The trial began at 8:45 on the morning of September 21, with van der Lubbe testifying. Van der Lubbe's testimony was very hard to follow as he spoke of losing his sight in one eye, wandering around Europe as a drifter, and that he had been a member of the Dutch Communist Party, which he quit in 1931, but still considered himself a Communist. Dimitrov began his testimony on the third day of the trial. Georgi Dimitrov gave up his right to a court appointed lawyer and defended himself successfully. When warned by Judge Bürger to behave himself in court, Dimitrov stated: "Herr President, if you were a man as innocent as myself and you have passed seven months in prison, five of them in chains night and day, you would understand it if one perhaps becomes a little strained". During the course of his defence, Dimitrov claimed that the organizers of the fire were senior members of the Nazi Party, and frequently verbally clashed with Göring at the trial. The highpoint of the trial occurred on November 4, 1933 when Göring took the stand, and was cross-examined by Dimitrov[3]. The following exchange took place:
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« Reply #6 on: July 15, 2007, 03:54:04 pm »

Dimitrov: Herr Prime Minister Göring stated on February 28 that when arrested the "Dutch Communist van der Lubbe had on his person his passport and a membership card of the Communist Party". From whom was this information taken?
Göring: The police search all common criminals, and report the result to me.
Dimitrov: The three officials who arrested and examined van der Lubbe all agreed that no membership card of the Communist Party was found on him. I should like to know where the report that such a card had been found came from.
Göring: I was told by an official. Things which were reported to me on the night of the fire...could not be tested or proven. The report was made to me by a responsible official, and was accepted as a fact, and as it could not be tested immediately it was announced as a fact. When I issued the first report to the press on the morning after the fire the interrogation of van der Lubbe had not been concluded. In any case I do not see that anyone has any right to complain because it seems proved in this trial that van der Lubbe had no such card on him.
Dimitrov: I would like to ask the Minister of the Interior what steps he took to make sure that van der Lubbe's route to Hennigsdorf, his stay and his meetings with other people there were investigated by the police to assist them in tracking down van der Lubbe's accomplices?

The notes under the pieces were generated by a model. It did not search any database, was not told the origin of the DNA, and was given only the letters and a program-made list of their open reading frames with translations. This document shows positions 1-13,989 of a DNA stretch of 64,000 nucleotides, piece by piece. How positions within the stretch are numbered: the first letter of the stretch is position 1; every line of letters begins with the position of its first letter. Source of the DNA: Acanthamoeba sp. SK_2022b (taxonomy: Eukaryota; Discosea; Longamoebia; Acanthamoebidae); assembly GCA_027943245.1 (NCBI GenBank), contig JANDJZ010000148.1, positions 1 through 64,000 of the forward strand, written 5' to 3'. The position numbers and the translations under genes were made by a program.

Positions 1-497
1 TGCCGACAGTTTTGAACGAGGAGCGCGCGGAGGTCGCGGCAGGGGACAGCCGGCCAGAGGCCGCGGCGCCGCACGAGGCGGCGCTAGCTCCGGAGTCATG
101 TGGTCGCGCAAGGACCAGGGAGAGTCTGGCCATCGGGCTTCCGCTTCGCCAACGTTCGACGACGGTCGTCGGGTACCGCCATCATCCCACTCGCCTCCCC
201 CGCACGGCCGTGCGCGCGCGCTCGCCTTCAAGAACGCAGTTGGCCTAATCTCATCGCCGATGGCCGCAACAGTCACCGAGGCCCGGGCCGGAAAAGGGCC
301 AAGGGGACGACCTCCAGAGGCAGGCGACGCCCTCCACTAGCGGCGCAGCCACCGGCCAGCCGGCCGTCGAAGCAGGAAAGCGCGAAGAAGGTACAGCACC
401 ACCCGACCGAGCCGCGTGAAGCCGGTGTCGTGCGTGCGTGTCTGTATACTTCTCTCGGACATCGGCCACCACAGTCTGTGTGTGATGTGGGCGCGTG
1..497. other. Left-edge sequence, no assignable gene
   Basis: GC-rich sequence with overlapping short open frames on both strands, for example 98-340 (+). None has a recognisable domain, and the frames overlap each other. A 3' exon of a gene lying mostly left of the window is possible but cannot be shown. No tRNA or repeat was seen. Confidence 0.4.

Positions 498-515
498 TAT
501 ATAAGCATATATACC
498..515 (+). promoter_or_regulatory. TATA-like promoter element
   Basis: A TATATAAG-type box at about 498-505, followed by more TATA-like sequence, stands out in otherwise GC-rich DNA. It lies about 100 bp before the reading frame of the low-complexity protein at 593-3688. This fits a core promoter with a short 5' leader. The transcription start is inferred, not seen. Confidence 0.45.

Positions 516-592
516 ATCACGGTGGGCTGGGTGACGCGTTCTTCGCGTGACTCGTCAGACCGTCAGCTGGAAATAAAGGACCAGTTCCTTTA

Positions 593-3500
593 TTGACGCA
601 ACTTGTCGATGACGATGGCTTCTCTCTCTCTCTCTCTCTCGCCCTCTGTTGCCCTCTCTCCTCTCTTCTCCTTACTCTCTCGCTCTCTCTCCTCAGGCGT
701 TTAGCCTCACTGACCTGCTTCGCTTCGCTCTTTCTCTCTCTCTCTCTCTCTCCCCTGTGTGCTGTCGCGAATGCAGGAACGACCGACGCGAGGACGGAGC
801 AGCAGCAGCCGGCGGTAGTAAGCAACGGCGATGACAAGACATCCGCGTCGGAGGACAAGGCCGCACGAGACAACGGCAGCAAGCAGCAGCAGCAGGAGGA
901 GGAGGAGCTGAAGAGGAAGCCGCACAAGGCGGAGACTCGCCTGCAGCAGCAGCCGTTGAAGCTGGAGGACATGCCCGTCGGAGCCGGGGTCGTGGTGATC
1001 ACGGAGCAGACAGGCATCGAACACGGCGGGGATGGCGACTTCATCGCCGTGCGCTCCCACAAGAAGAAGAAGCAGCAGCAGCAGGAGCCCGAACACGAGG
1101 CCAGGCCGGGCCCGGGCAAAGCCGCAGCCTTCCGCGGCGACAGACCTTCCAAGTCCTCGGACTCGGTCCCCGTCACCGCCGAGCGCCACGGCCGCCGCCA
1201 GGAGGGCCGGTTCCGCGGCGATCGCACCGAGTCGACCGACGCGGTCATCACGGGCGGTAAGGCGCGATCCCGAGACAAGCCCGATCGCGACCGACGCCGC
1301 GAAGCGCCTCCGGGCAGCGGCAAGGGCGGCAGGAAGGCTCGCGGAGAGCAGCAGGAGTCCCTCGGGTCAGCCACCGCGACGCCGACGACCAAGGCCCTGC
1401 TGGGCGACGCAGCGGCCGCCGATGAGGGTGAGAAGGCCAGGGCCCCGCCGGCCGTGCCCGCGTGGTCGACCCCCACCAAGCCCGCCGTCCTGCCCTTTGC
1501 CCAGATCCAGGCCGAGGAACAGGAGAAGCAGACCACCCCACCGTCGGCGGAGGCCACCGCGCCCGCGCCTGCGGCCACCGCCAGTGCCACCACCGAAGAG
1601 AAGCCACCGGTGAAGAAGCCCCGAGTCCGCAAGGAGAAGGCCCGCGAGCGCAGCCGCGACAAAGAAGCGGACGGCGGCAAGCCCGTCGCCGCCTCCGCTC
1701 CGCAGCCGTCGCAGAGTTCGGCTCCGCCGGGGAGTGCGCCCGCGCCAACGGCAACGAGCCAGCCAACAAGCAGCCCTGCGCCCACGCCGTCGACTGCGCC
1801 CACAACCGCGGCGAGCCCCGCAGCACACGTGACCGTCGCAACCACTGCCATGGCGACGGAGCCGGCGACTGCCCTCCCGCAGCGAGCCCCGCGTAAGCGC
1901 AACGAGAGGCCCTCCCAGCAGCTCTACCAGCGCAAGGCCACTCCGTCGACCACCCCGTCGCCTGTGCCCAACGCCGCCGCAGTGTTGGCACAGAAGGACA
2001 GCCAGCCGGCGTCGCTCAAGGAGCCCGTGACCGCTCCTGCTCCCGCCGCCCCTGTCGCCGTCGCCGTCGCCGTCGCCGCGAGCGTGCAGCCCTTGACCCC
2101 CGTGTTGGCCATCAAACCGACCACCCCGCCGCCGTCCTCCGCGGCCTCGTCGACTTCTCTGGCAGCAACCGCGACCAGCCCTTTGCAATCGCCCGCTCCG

Göring: As I am not an official myself, but a responsible Minister it was not important that I should trouble myself with such petty, minor matters. It was my task to expose the Party, and the mentality, which was responsible for the crime.
Dimitrov: Is the Reichsminister aware of the fact that those that possess this alleged criminal mentality today control the destiny of a sixth part of the world - the Soviet Union?
Göring: I don't care what happens in Russia! I know that the Russians pay with bills, and I should prefer to know that their bills are paid! I care about the Communist Party here in Germany and about Communist crooks who come here to set the Reichstag on fire!
Dimitrov: This criminal mentality rules the Soviet Union, the greatest and best country in the world. Is Herr Prime Minister aware of that?
Göring: I shall tell you what the German people already know. They know that you are behaving in a disgraceful manner! They know that you are a Communist crook who came to Germany to set the Reichstag on fire! In my eyes you are nothing, but a scoundrel, a crook who belongs on the gallows!
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« Reply #7 on: July 15, 2007, 03:55:16 pm »

Only Van Der Lubbe was found guilty and sentenced to death. The rest were acquitted, and (with the exception of Torgler, who was taken into “protective custody" by the Gestapo after the trial), were expelled to the Soviet Union, where they received a hero's welcome. Hitler was furious with the outcome of this trial. He decreed that henceforth treason – among many other offenses – would only be tried by a newly established People's Court (Volksgerichtshof). The People's Court later became infamous for the enormous number of death sentences it handed down while led by Judge-President Roland Freisler.


Van der Lubbe's execution